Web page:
Financial assets and liabilities are offset, with the net amounts presented in the financial statements, when there is a legally enforceable right to set off the recognised amounts and there is an intention to settle on a net basis or to realise the asset and settle the liability simultaneously.
Basic financial assets, which include debtors and cash and bank balances, are initially measured at transaction price including transaction costs and are subsequently carried at amortised cost using the effective interest method unless the arrangement constitutes a financing transaction, where the transaction is measured at the present value of the future receipts discounted at a market rate of interest. Financial assets classified as receivable within one year are not amortised.
Financial liabilities and equity instruments are classified according to the substance of the contractual arrangements entered into. An equity instrument is any contract that evidences a residual interest in the assets of the company after deducting all of its liabilities.
Basic financial liabilities, including creditors, bank loans, loans from fellow group companies and preference shares that are classified as debt, are initially recognised at transaction price unless the arrangement constitutes a financing transaction, where the debt instrument is measured at the present value of the future payments discounted at a market rate of interest. Financial liabilities classified as payable within one year are not amortised.
Debt instruments are subsequently carried at amortised cost, using the effective interest rate method.
Trade creditors are obligations to pay for goods or services that have been acquired in the ordinary course of business from suppliers. Amounts payable are classified as current liabilities if payment is due within one year or less. If not, they are presented as non-current liabilities. Trade creditors are recognised initially at transaction price and subsequently measured at amortised cost using the effective interest method.
Equity instruments issued by the company are recorded at the proceeds received, net of direct issue costs. Dividends payable on equity instruments are recognised as liabilities once they are no longer at the discretion of the company.
Derivatives are initially recognised at fair value at the date a derivative contract is entered into and are subsequently remeasured to fair value at each reporting end date. The resulting gain or loss is recognised in profit or loss immediately unless the derivative is designated and effective as a hedging instrument, in which event the timing of the recognition in profit or loss depends on the nature of the hedge relationship.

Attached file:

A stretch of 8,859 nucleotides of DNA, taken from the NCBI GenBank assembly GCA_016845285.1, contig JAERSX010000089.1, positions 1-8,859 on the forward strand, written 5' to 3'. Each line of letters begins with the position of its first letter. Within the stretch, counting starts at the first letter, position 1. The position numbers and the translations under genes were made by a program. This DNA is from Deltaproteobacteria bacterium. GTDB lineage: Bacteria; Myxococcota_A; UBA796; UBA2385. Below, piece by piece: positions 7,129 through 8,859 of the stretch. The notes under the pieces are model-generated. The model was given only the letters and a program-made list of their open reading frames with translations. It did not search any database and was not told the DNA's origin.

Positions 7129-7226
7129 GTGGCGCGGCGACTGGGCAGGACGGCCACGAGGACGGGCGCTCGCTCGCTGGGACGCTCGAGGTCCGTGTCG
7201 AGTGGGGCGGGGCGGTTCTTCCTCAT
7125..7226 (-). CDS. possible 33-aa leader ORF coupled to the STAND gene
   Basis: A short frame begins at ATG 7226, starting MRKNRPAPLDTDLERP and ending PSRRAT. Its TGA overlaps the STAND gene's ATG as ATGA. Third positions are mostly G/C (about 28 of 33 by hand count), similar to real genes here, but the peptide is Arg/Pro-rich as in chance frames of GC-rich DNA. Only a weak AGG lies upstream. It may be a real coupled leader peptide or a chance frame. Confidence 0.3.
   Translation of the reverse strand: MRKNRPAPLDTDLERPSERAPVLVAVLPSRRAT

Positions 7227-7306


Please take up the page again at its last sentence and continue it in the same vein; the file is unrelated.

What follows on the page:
A derivative with a positive fair value is recognised as a financial asset, whereas a derivative with a negative fair value is recognised as a financial liability.
The tax expense represents the sum of the tax currently payable and deferred tax.
The tax currently payable is based on taxable profit for the year. Taxable profit differs from net profit as reported in the profit and loss account because it excludes items of income or expense that are taxable or deductible in other years and it further excludes items that are never taxable or deductible. The company’s liability for current tax is calculated using tax rates that have been enacted or substantively enacted by the reporting end date.
Deferred tax liabilities are generally recognised for all timing differences and deferred tax assets are recognised to the extent that it is probable that they will be recovered against the reversal of deferred tax liabilities or other future taxable profits. Such assets and liabilities are not recognised if the timing difference arises from goodwill or from the initial recognition of other assets and liabilities in a transaction that affects neither the tax profit nor the accounting profit.
The carrying amount of deferred tax assets is reviewed at each reporting end date and reduced to the extent that it is no longer probable that sufficient taxable profits will be available to allow all or part of the asset to be recovered. Deferred tax is calculated at the tax rates that are expected to apply in the period when the liability is settled or the asset is realised. Deferred tax is charged or credited in the profit and loss account, except when it relates to items charged or credited directly to equity, in which case the deferred tax is also dealt with in equity. Deferred tax assets and liabilities are offset when the company has a legally enforceable right to offset current tax assets and liabilities and the deferred tax assets and liabilities relate to taxes levied by the same tax authority.